The important thing that makes the character a merchant is that he's trying to provide something for a price that he sets. That price may be something that the buyer considers intangible or irrelevant, but it's still a price. To use the wandering paladin from above, he'll gladly step in to save a town menaced by bandits, but he won't help a town wage war on a helpless neighboring city. There's not a fair price on the table.

What does this profession provide for roleplaying?

Merchants always have a reason to move on. Most merchants need to move to new places, either for new stock or for new clients. They also need to keep acquiring whatever it is they receive in payment, whether it's money, artifacts, memories, names, or whatever. Even the few who have a stable business and have supply issues handled by others still want to expand because that's how you keep going. This is a good thing for any roleplaying group, as it provides a lot of good reasons for people to keep changing dynamics rather than staying static.

A good merchant often has access to some things that are either in short supply or are at least difficult to find at a glance. This isn't always the case -- the aforementioned wandering paladin might not be a great swordsman, but he's cheap -- but you can expect merchants to have something worth selling. This obviously extends to mercenary characters as well, as poor warriors tend to have very short careers as mercenaries. And a merchant will know where to get more of the relevant items, whether that means knowing the location of rare herbs of having a lot of friends willing to kill things for money as required.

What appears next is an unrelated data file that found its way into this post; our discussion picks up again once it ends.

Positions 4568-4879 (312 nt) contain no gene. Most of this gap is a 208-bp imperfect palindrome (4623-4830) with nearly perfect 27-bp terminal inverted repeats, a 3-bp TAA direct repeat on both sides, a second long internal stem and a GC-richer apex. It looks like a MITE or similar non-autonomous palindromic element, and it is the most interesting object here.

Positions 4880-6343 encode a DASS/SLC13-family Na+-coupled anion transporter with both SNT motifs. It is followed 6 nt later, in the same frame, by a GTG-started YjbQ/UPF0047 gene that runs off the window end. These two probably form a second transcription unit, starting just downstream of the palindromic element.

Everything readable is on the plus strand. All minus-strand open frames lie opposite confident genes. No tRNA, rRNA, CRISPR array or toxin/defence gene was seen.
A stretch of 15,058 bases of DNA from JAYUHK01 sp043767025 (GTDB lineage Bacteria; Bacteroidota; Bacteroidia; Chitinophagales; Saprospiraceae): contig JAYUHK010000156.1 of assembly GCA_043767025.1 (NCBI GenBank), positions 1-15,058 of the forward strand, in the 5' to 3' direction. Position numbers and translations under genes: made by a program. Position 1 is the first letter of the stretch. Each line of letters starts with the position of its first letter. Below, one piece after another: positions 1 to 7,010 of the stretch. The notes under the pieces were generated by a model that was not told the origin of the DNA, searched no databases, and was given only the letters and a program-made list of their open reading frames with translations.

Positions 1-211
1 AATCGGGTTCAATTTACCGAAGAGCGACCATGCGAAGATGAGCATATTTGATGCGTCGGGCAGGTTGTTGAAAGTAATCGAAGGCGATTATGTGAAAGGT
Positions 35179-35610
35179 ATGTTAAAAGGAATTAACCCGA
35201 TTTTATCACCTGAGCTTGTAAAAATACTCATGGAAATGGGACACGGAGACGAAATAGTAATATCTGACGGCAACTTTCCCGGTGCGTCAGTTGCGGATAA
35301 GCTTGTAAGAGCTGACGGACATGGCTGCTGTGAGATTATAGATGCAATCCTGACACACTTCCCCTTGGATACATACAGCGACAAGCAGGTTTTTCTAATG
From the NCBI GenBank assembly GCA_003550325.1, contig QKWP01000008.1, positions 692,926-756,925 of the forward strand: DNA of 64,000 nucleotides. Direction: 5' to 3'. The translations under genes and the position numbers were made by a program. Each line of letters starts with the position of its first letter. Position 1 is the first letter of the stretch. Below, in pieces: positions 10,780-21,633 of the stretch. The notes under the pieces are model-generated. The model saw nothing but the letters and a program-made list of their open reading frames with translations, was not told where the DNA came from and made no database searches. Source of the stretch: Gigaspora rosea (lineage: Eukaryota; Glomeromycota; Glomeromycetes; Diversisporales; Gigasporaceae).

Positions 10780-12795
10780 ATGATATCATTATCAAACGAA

You don't cut me a check, but you still pay.What sort of characters work best in this role?

There are really two sorts of people you can find serving as a merchant, and the first is a very traditional merchant. He likes to make money, and that's true whether he's only out to get paid, considers it a duty, or just doesn't have any alternatives. This is a character who wants coin, and while his reasons for wanting it can vary, at the end of the day he does still have to get paid.